My father had purchased a large building at 434 North Fifth Street in Calumet Michigan where he began as a dealer for Willys Knights, Overlands and Whippets. Not many years latter, he became a Chrysler Plymouth dealer until 1954 when he sold out. The building still stands as an apartment building today. I wonder if the tenants complain of an odor of car grease left over from years of car repair?

As you can see by my fathers cloths, he was always one of the better dressed men in town. In this picture, he's about 35 years old in 1929 and also the year my sister Joyce was born. I wasn't born until 1943 so I had about 11 years as a "garage kid" and loved every minuet of it.

 Left to right; Edwin Mailonen, Henry Anderson (my father), Wesley Erkkila, Rudy Petaja, Tony Sustrich, Ed Anderson (my uncle), ---? Kotajarvi.

The area of the shop where this picture was taken would be in the rear of the building shown below.

 The best selling car line my Father started out with was the Whippet. Dad and his brothers always talked about them during family gatherings. I found this one at an auction house in Rogers MN this summer.
 Father was a Chrysler dealer by 1931 and would have had a demo family car like this one.

The front of Dad's Chrysler Plymouth dealership

I can only guess this building was built around 1900 and don't know why its' called the "Reding" building but most likely the name of the people who built it. My sister said it was a general merchandise business at its beginning. From old fire reports, the building survived a couple minor fires before my father purchased it around 1928.

This is how the building looks today 6/10/2010) when the picture was taken. When we owned it, the upstairs windows were original and filled the masonry openings and the first floor had four large plate glass windows. The narrow openings were our private entrance on the left and the business entrance on the right. It's quite obvious this building is an architectural gem.


The building on the right is where the upstairs whore house was in the 1930's. It's only fitting that the vertical board siding covers its shame at this time. There was a roll up door up front where the Bridgemen Russell ice cream trucks were parked for the night. My family lived on the second floor of the Reding building and my parents bedroom was where the windows are at right. There was an incredible amount of noise in the summer when the women were leaning out the windows calling the men on the street. There were also seven Salons on our end of town that added to the racket at night.

 Back in the day, this lot was full of used cars. The building is now an apartment complex with entrance porches taking up parking lot space.

Snow removal in the 40's

It would have to be 1948 when I started Kindergarten and be awakened to eat breakfast that I first saw Dad's snow plow in action. A kitchen chair had to be pushed against the wall to look out the window to see the parking lot. It was the sound of a loud motor out there that prompted this . And there it was, a 1932 Buick Coup pushing snow from the back of the lot out into the street. The plow was made out of wood reinforced with steel and couldn't be raised or lowered but simple hinged in the middle. When the Buick backed up, the blade would freely drag on top of the snow and then lock down when moving forward. Looking on the internet, the car had a strait 6 or 8 in line engine that provided plenty of power for that early of a car. That little coup was my morning entertainment during the winter month and then a year or so later, the buick was gone. Dad got rid of the Buick and replaced it with a big Dodge Power Wagon. When I realized this, I actualy got hopping mad and how mad can a 6 or 7 year old get?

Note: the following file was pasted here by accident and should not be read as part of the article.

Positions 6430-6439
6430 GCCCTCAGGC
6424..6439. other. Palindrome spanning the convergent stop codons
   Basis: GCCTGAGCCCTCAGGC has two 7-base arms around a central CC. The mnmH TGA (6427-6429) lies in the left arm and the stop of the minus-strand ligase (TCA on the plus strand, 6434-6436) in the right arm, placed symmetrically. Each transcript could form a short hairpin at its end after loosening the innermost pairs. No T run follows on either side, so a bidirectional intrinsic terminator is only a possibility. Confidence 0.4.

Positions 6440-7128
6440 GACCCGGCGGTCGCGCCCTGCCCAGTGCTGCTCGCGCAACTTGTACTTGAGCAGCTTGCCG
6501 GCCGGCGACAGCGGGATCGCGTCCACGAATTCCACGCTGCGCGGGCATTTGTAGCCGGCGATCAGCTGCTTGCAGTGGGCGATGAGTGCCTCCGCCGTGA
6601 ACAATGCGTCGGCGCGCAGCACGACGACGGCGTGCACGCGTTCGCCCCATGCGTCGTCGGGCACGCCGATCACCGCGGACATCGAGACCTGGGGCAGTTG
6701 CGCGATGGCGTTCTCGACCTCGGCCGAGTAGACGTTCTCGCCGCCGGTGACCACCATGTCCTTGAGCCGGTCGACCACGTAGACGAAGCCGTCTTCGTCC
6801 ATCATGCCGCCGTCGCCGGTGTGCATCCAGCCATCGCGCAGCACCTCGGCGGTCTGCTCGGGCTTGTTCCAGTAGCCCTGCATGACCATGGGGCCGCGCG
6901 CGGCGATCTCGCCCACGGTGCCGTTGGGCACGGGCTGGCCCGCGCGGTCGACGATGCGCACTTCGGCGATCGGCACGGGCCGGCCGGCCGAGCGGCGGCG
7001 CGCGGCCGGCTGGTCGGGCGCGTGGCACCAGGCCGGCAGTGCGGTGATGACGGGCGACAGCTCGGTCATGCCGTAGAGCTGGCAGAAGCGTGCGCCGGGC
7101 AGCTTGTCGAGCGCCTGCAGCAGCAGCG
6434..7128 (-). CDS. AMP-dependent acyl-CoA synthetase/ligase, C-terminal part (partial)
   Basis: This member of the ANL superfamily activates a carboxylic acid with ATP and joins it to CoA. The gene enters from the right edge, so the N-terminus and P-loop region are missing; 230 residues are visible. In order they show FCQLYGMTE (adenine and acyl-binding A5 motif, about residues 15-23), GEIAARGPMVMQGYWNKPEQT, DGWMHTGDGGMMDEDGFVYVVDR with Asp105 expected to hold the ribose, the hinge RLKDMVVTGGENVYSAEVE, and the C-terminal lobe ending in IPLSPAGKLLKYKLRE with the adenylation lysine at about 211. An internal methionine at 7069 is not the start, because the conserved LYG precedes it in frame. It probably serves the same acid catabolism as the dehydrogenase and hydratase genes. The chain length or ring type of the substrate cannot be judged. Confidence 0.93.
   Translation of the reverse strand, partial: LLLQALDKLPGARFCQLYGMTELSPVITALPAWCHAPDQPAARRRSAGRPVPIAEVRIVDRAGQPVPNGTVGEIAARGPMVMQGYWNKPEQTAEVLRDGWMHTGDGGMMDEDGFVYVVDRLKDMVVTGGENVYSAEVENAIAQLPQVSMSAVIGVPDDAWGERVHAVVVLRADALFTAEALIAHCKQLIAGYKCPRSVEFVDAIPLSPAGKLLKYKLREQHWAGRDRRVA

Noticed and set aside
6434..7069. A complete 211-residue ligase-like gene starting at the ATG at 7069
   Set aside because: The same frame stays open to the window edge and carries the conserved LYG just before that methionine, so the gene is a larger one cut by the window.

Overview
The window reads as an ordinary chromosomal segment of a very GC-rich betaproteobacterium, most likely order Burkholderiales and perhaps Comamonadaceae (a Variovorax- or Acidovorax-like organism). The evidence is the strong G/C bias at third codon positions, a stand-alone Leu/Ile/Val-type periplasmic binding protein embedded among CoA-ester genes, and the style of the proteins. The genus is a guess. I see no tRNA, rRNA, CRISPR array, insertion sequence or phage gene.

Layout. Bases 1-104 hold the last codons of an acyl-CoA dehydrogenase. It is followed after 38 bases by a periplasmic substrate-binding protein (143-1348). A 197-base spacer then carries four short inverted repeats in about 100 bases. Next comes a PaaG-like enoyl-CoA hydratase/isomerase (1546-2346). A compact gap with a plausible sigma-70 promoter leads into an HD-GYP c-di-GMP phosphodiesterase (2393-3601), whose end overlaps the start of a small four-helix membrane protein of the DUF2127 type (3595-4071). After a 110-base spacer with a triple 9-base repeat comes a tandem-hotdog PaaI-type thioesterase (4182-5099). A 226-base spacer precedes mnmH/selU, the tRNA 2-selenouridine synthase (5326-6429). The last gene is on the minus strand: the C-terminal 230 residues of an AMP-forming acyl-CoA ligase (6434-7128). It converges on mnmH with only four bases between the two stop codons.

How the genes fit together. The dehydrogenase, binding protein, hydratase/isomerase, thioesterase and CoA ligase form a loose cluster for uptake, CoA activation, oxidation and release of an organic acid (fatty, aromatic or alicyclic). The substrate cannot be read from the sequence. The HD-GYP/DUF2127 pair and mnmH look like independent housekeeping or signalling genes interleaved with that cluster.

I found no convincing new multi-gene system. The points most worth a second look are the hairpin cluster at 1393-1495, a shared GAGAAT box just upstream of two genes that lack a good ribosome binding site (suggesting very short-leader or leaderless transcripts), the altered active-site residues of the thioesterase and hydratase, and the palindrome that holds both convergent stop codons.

I got my revenge

The next winter, I was hanging out inside the garage as usual and heard Dad say to a mechanic, "Take the Dodge Power Wagon to get the parts from the parts store". I hurried outside without anyone noticing and quickly packed the tail pipe with snow and hid behind another car. The fellow got inside and started it up, and then it quickly died. The engine did this several times until the battery went dead. I was rather ecstatic that my plan worked even better than planed. The engine was very flooded with gas and now the fella had to bring out a battery charger. While the battery was charging, the fella aimlessly walked to the back of the truck and saw the snow stuffed in the tail pipe. He went inside and brought others out to see it including my Dad. I knew I was about to be had at this point as someone asked, "where is Philip?" At some point soon, I fessed up to it and all I said was "I miss that old Buick and hate this new Power Wagon." I don't recall being punished for this and it may be that a little kid made a point by bring the whole operation to a halt, no one got hurt and everyone thought it was amusing.

 Another entrance porch rest on the apron leading up to the roll up door that was in this back wall. On the other side of the porch, a snow shed lead down to the garage basement for storing more new cars.

 Getting even

The red building in the center is the back wall of the Whore House. Dad decided that if those people insisted on keeping our family up half the night, they shouldn't be allowed to sleep in the morning. About where that wood fence is now, Dad carried out a steel stand with car horns mounted on it. Another mechanic carried out a fresh battery. Those horns would blow a couple hours until the battery went dead.

 The building on the far left is the upstairs apartment of the Erkkila Garage family, but that's another story.